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My son is considering one. Mine is several years old, has been fantastic, but my current] knowledge of AK's is limited. So what I used to know about brands, etc., is certainly outdated.

What brands/models to consider? What to avoid? Looking for well built, but not extravagant. Function over finish (as long as it's reliable). FWIW, I used to consider Arsenal brand "extravagant" back in the day when I bought mine. Nothing wrong with an Arsenal, just too expensive for what they were, IMHO. Things may have changed over time however.
 

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I'm withholding recommendation of the Century Arms RAS47 until I have a chance to play with it. My previous experience with a Century AK was, ah ... not great. Had the first iteration of their milled-receiver model, and within the first 30 rounds, I had several issues. Huge burr in the chamber got a casing stuck HARD in the chamber within the first few rounds, then the upper hand guard popped off because the spot-weld(s) on the retaining ring of the tube gave up, and the rear sight kept falling off. Again, all within the first magazine. Might have been early-production bugs, I guess, because others seem to have had really good luck with most of the Century AK's over the past few years. I decided to give them another chance with the RAS47, which is a plain-jane model. We'll see...

Otherwise, the WASR is usually a safe bet. Needs a bit of polishing up of things here and there, but overall usually a good deal.
 

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I've had really good luck with Yugo/Zastava AK-47's. Not high-end AK'S, by any means, but for the money, I've been quite pleased. Mine have been quite reliable and the fit and finish seem good.
 

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Should've added I've had no major problems with my Zastava M92 PAP (AK pistol), although I did have to tap out the retaining pin on the piston, tighten it down on full turn, and then set the pin back in because it was all loose and wobbly, and it would sort of lock up if I tried to rack the bolt unless I pulled back at a very specific angle. Like, if I would try to do the usual reach-under with my left hand to rack it, the bolt would refuse to move because I was putting some slight downward pressure upon it, because the bolt was loose/wobbly and sort of hanging up inside of the gas block. Hard to explain with words, but ... anyway. Didn't cost anything but a few minutes of time to fix, but it was driving me nuts until I finally figured it out one day. Otherwise, the fit/finish on the Zastava AK's seems to be pretty darned good, especially for the price. And I LOVE the hinged dust cover on my M92 - dunno if they have that on any of their rifles, but it's a nifty feature. Also dunno if their rifles accept standard AK stocks or if they're proprietary, but still...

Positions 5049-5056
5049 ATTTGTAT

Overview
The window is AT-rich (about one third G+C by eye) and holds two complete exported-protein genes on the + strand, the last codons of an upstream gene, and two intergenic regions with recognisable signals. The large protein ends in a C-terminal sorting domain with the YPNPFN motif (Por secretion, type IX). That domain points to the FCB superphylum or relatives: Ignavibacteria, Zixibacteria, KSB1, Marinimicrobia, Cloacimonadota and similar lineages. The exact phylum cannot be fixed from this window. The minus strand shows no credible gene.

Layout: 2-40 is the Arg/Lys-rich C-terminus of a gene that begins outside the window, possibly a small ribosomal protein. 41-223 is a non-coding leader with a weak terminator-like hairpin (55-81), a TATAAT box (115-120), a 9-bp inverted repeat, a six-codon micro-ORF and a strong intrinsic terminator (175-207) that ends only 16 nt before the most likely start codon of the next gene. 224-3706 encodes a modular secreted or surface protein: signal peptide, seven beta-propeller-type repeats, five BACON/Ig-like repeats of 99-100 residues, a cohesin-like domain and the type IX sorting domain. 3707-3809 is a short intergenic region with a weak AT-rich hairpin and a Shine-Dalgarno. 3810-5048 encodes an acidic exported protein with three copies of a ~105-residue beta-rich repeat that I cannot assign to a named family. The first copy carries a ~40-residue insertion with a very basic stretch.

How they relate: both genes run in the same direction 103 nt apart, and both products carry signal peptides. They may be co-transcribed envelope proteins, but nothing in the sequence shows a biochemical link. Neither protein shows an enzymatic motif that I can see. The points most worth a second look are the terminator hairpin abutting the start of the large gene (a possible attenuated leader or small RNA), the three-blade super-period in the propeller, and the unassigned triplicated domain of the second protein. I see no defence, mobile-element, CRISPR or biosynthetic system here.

Arsenal makes good AK's, of course, but they're absurdly expensive for simply being AK's. VEPR and Saiga rifles that have been converted are nice, but also overpriced for what they are, especially considering that Kalashnikov Concern has a USA facility and is putting out rifles domestically that are every bit as good and actually a bit cheaper. I've heard a lot of mixed reviews on the I.O. brand AK's, so I'd tend to avoid them. Everything else ... ehhhhh, you're looking mostly at used stuff, and that's totally a mixed bag of randomness that depends a lot upon how it was cared for and used.
 

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Something a click above wasr and several clicks below arsenal (in price) are DDI rifles. I got the stamped underfolder and it is really nice.
Npaps are good to go too. There are no longer any inexpensive aks. Even the low quality ones like I.O. and Century are pricey.
Typical wisdom is to avoid domestic made aks and go Combloc only, which in our case is simply parts sets reassembled here with some switched out US parts.

James Rivers AK's are not too pricey either. Lee Armory puts out some good stuff. It's easier to say what to avoid: I.O., Century, don't know much about High Standard but I would avoid them until more info comes out.
 

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So ... avoid the new Kalashnikovs, then? Because they ARE being made in the USA, as well... :confused:
I was not trying to undermine your wisdom, just adding what I have, admittedly, only read.

I don't have a problem with USA made aks but so far what is being produced right now has not gotten great reviews.